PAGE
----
Does valium cause respiratory depression?

Valium, also known as Diazepam, is a popular sedative that is prescribed to treat anxiety and muscle spasms. The drug can also be used to treat seizures, alcohol withdrawal and insomnia. Valium is a benzodiazepine that works by enhancing the effects of GABA, which is an inhibitory neurotransmitter in your brain. By increasing GABA’s activity in certain areas of your brain, you’ll experience feelings of relaxation and calmness.

Valium was first introduced in 1963 by Roche Laboratories (now known as Hoffman-La Roche) as a safer alternative to barbiturates for treating anxiety. Since then, it has become one of the most widely used drugs for treating anxiety disorders and muscle spasms.

Valium: Overview of Respiratory Depression

Valium has been shown to increase your risk of developing respiratory depression if taken with other medicines that depress respiration such as opioids or alcohol. Respiratory depression occurs when there isn’t enough oxygen entering your lungs due to slow or shallow breathing caused by extreme drowsiness or sleepiness from taking too much Valium at once or from combining it with other respiratory depressants like opioids or alcohol.

However, when taking this medication at high doses or for extended periods of time (more than two weeks), you’re likely to experience side effects like drowsiness or dizziness, blurred vision, confusion or memory problems, unsteady walking or coordination problems (ataxia), slurred speech and trouble with speaking clearly (dysarthria), trouble thinking clearly or paying attention (disorientation or confusion), feeling dizzy when sitting or standing up suddenly (postural hypotension), upset stomach or nausea with vomiting (nausea/vomiting).

Valium And Respiratory Depression

Respiratory depression, also known as hypoventilation, is a condition that results in the slowing or stopping of respiration. In most cases, this occurs when the body’s normal level of oxygen is not being delivered to the brain and other tissues.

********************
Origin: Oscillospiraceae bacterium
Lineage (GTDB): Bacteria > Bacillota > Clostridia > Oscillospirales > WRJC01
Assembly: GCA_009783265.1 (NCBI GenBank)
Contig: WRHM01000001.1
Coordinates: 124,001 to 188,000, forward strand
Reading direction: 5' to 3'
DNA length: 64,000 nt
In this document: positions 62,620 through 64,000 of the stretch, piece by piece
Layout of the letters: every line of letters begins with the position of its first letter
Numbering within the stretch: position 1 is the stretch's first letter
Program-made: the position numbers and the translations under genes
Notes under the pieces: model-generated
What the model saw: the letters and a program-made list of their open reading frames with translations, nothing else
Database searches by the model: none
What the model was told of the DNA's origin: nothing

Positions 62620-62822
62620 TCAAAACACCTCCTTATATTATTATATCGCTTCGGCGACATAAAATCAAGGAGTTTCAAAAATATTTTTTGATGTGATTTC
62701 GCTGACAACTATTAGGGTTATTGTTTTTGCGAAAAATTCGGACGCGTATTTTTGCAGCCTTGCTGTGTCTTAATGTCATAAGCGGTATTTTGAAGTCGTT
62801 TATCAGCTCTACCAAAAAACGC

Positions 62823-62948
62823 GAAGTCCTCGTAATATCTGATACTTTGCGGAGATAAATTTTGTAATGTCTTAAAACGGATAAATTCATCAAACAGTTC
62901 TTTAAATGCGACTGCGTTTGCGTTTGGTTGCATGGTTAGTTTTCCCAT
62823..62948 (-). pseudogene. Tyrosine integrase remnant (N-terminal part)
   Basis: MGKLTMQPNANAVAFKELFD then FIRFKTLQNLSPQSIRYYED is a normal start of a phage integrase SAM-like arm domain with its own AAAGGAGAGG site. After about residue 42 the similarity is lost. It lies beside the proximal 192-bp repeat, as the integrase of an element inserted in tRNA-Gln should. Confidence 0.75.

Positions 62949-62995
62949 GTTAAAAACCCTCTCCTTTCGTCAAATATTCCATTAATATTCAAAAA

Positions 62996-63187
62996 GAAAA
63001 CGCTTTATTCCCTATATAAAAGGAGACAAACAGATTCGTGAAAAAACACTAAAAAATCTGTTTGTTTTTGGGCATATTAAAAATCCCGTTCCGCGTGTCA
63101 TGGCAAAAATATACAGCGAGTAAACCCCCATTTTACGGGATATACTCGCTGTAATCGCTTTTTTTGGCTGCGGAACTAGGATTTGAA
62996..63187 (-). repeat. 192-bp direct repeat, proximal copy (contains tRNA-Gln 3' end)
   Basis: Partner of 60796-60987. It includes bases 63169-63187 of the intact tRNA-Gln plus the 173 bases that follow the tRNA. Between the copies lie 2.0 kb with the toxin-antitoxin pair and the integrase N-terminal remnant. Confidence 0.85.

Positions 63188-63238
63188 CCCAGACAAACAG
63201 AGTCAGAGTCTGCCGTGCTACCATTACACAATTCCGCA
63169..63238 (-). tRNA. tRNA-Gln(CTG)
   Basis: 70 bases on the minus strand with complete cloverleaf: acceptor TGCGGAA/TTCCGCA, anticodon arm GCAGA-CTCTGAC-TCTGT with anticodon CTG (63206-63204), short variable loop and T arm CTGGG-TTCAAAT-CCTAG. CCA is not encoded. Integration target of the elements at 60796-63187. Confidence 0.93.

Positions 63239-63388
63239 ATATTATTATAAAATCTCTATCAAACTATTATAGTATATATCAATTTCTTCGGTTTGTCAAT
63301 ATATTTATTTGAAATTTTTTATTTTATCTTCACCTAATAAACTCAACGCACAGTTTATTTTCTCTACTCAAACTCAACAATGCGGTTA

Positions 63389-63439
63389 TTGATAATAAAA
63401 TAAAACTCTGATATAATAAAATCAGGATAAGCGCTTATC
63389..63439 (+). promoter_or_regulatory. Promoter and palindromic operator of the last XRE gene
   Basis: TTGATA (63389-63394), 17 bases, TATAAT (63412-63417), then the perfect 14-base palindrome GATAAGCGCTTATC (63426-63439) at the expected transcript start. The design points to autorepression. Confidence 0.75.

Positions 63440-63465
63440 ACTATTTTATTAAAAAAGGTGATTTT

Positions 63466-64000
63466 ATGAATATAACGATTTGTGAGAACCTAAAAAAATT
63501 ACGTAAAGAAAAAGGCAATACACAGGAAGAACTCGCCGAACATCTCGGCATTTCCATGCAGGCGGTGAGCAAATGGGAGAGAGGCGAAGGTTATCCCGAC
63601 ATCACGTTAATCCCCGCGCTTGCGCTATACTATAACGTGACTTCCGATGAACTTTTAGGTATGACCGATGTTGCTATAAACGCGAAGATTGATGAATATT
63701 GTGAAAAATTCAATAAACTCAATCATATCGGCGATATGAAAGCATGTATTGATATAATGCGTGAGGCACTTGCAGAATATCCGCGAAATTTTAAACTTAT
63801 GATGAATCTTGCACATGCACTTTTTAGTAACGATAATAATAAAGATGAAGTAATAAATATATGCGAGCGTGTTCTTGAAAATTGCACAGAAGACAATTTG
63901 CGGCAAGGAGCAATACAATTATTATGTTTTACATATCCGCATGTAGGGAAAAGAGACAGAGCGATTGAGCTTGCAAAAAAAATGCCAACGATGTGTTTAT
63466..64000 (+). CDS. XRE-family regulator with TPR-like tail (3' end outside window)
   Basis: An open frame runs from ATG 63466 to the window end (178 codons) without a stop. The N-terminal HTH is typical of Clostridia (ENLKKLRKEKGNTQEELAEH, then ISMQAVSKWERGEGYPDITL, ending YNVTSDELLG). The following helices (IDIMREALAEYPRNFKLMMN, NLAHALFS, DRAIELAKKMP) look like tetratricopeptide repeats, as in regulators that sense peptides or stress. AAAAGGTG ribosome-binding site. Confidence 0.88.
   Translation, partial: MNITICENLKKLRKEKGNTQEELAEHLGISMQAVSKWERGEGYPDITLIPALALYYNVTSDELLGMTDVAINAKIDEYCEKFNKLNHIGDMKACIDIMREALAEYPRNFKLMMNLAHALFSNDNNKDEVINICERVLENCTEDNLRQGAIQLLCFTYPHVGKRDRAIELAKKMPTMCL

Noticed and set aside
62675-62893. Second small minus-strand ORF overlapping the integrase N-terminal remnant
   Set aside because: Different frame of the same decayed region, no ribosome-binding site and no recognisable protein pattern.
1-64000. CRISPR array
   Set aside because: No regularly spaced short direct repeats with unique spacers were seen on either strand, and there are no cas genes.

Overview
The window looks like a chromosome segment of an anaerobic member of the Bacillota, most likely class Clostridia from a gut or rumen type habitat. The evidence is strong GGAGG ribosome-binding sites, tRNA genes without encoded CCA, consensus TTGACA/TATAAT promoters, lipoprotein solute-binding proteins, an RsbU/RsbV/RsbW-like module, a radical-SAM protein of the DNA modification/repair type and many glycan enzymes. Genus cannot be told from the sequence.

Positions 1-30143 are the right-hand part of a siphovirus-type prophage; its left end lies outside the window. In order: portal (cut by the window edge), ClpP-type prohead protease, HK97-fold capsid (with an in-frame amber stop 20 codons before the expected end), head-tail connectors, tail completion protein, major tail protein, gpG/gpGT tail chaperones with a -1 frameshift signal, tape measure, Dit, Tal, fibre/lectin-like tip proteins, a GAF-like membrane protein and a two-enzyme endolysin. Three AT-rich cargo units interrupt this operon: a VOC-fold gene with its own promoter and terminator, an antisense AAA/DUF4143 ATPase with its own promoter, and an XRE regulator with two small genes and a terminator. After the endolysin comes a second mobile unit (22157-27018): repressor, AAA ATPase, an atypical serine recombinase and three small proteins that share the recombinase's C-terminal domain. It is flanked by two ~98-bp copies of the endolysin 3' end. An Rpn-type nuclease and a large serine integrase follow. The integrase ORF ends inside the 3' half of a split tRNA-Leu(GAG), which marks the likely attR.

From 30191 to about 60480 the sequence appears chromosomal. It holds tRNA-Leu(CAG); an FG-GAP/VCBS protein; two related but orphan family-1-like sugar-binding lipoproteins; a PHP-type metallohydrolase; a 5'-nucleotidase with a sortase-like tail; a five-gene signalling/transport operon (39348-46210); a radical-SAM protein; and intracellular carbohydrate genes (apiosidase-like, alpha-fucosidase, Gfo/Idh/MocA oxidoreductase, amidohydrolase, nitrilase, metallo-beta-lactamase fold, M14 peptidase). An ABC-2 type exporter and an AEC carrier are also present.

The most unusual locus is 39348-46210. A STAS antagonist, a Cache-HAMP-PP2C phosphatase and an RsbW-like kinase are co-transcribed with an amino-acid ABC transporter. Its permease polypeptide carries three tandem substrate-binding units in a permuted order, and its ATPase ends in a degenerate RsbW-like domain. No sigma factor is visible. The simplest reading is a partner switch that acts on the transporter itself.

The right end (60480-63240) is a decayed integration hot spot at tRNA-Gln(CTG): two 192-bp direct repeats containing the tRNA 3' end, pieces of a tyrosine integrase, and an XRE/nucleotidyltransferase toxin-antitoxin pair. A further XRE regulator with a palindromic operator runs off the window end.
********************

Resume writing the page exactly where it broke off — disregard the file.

The most common cause of respiratory depression is benzodiazepines (including Valium), which are often used to treat anxiety and panic disorders. Other drugs that can cause respiratory depression include opiates, alcohol, and anesthetics.

When used as prescribed, Valium is generally safe and effective for short-term use. However, if you take more than the amount prescribed by your doctor or take it for longer than he or she recommends, you could experience symptoms like drowsiness, dizziness and confusion. These side effects are generally not harmful on their own—but they can be dangerous when combined with other drugs or alcohol.

If you’re taking Valium and experiencing these symptoms while driving or operating machinery, get off the road immediately!

What Causes Respiratory Depression?

Respiratory depression can happen when you take too much medication or when you take it with other drugs that cause respiratory depression. The most common medications that cause respiratory depression include opioids, benzodiazepines (including Valium), barbiturates (like phenobarbital), alcohol with sedative effects, and tricyclic antidepressants (like amitriptyline).

How Can I Prevent Respiratory Depression?

Respiratory depression can be prevented by taking the lowest dose of your medication for as short a time as possible. You should also avoid taking any other drugs that could cause respiratory depression until you talk with your doctor about them first.